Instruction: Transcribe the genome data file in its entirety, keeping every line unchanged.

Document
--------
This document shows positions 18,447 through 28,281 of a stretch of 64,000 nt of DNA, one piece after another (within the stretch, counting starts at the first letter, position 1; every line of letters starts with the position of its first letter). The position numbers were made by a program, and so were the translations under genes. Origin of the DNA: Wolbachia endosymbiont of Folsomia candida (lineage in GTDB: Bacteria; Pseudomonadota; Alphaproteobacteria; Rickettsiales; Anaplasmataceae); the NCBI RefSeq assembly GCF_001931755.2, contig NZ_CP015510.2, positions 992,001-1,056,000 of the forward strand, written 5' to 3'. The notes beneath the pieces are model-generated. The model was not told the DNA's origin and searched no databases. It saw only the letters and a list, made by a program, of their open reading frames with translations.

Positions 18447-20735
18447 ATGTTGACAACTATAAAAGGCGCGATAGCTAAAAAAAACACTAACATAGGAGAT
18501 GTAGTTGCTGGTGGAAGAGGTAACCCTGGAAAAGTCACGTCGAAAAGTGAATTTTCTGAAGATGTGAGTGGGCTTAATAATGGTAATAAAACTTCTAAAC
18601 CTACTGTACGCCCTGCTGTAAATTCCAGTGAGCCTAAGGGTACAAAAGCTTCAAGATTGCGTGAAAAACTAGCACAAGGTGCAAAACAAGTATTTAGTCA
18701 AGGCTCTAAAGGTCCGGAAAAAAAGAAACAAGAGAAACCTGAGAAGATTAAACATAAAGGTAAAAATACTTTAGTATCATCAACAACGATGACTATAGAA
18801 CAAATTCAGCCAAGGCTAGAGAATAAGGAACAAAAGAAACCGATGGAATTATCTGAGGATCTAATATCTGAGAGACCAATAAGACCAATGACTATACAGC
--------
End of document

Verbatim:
This document shows positions 18,447 through 28,281 of a stretch of 64,000 nt of DNA, one piece after another (within the stretch, counting starts at the first letter, position 1; every line of letters starts with the position of its first letter). The position numbers were made by a program, and so were the translations under genes. Origin of the DNA: Wolbachia endosymbiont of Folsomia candida (lineage in GTDB: Bacteria; Pseudomonadota; Alphaproteobacteria; Rickettsiales; Anaplasmataceae); the NCBI RefSeq assembly GCF_001931755.2, contig NZ_CP015510.2, positions 992,001-1,056,000 of the forward strand, written 5' to 3'. The notes beneath the pieces are model-generated. The model was not told the DNA's origin and searched no databases. It saw only the letters and a list, made by a program, of their open reading frames with translations.

Positions 18447-20735
18447 ATGTTGACAACTATAAAAGGCGCGATAGCTAAAAAAAACACTAACATAGGAGAT
18501 GTAGTTGCTGGTGGAAGAGGTAACCCTGGAAAAGTCACGTCGAAAAGTGAATTTTCTGAAGATGTGAGTGGGCTTAATAATGGTAATAAAACTTCTAAAC
18601 CTACTGTACGCCCTGCTGTAAATTCCAGTGAGCCTAAGGGTACAAAAGCTTCAAGATTGCGTGAAAAACTAGCACAAGGTGCAAAACAAGTATTTAGTCA
18701 AGGCTCTAAAGGTCCGGAAAAAAAGAAACAAGAGAAACCTGAGAAGATTAAACATAAAGGTAAAAATACTTTAGTATCATCAACAACGATGACTATAGAA
18801 CAAATTCAGCCAAGGCTAGAGAATAAGGAACAAAAGAAACCGATGGAATTATCTGAGGATCTAATATCTGAGAGACCAATAAGACCAATGACTATACAGC